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“We’re stranded!” lamented my son, Austin. He was flying his wife Desi and family from southern New Mexico to Flagstaff to join us for Thanksgiving.
Their aero club Diamond DA-40 carried adequate fuel for what’s normally a three-hour flight, but to allow for headwinds and antsy little kids Austin had planned a pitstop at St. Johns, Arizona. Two days before, he’d phoned St. Johns Industrial Airpark (KSJN) regarding fuel availability.
“We’re closed Thanksgiving Day,” explained airport manager Gary Liston, so Austin rescheduled to travel the day before when the airport would be attended and fuel available. A career jet pilot, Austin had only recently returned to light-plane travel. On two previous journeys the family had battled headwinds, turbulence, and been stranded overnight.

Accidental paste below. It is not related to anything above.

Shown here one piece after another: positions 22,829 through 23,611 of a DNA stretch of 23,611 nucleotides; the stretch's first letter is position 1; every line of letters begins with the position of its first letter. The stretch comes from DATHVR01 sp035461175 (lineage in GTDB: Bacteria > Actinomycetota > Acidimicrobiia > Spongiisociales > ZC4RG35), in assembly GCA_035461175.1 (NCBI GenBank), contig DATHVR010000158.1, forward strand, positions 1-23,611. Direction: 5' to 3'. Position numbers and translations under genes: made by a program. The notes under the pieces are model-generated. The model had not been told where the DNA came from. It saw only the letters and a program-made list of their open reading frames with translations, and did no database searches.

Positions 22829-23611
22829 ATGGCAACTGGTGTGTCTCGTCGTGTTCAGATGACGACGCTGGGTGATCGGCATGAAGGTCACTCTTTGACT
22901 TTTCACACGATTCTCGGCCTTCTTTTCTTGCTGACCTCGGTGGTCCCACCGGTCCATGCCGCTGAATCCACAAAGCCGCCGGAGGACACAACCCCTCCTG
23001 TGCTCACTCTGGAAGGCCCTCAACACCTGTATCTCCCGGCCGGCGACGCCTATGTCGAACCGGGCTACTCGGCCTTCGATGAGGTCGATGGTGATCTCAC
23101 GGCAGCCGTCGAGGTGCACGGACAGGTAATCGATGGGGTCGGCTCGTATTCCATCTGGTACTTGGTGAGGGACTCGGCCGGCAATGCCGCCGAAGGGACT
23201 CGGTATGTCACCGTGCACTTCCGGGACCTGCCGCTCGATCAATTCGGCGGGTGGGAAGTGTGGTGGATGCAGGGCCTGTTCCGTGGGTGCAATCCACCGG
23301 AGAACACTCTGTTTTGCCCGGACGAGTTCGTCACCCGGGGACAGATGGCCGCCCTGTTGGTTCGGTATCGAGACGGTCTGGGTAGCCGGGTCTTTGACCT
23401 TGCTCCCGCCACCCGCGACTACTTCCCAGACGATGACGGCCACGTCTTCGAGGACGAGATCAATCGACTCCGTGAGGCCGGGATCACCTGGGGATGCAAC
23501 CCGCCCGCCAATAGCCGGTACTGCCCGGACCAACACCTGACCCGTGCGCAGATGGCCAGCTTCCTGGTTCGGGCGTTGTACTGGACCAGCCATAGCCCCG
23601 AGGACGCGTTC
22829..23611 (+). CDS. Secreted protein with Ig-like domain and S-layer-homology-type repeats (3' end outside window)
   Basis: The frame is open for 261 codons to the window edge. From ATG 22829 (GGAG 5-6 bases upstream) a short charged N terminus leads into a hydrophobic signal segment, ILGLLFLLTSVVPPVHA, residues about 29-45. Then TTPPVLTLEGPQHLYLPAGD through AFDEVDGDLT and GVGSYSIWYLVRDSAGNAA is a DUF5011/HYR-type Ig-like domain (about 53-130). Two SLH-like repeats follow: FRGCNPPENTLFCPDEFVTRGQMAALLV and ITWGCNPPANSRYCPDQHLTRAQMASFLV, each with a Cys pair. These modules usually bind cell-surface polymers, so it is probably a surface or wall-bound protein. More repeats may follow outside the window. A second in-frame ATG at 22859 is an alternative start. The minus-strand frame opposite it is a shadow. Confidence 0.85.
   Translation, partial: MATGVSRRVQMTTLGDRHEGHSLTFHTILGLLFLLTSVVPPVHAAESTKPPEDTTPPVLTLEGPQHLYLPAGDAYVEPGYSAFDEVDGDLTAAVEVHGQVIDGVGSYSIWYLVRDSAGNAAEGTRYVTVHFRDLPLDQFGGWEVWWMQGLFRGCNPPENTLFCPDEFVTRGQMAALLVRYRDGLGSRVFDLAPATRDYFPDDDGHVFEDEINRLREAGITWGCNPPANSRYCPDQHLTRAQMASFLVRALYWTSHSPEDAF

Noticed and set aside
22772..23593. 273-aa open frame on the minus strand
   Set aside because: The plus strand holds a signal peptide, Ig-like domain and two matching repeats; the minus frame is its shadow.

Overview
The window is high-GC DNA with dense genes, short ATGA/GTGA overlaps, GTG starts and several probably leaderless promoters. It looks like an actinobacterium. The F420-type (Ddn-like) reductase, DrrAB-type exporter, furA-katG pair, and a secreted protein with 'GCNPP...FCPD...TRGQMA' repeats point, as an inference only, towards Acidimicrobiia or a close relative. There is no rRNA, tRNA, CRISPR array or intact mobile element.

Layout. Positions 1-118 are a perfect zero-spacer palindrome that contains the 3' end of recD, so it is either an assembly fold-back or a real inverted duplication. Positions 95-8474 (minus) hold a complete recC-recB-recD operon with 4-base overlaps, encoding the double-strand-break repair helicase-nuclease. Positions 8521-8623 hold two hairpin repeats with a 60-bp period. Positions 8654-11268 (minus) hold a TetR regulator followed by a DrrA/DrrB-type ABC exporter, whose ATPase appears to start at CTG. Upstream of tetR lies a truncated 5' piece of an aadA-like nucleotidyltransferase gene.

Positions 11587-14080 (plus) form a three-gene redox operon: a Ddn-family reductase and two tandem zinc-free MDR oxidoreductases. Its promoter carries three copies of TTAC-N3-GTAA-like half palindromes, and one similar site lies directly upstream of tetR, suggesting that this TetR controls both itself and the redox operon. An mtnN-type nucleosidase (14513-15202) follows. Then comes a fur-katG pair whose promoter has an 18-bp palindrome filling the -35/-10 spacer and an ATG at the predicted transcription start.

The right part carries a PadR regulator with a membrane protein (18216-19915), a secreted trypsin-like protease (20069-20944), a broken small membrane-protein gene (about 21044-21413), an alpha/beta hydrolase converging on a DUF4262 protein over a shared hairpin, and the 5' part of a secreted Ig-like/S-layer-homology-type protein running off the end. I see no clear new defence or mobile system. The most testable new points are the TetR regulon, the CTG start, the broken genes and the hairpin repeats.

Wednesday, however, dawned calm and clear—finally after those rough rides, Austin had perfect weather “to show Desi how enjoyable and efficient flying can be.” They launched after lunch, and midafternoon we received the expected call from St. Johns.
“The flight was fine,” reported Austin, “but after a perfect landing the airplane pulled progressively harder to the right as we slowed until even full left rudder and brake wouldn’t straighten it. It turns out we have a flat tire and there’s no mechanic here nor any way to pull the airplane off the runway…
**Read Greg’s entire column, “STRANDED!” **
Photos: Diamond DA-40 disabled on Thanksgiving Eve at St. Johns, Arizona. (Austin’s photos)
(This column first appeared in AOPA Flight Training magazine.)
©2019 Gregory N. Brown
If you enjoyed this story, you’ll love Greg’s book, Flying Carpet: The Soul of an Airplane. Autographed copies available!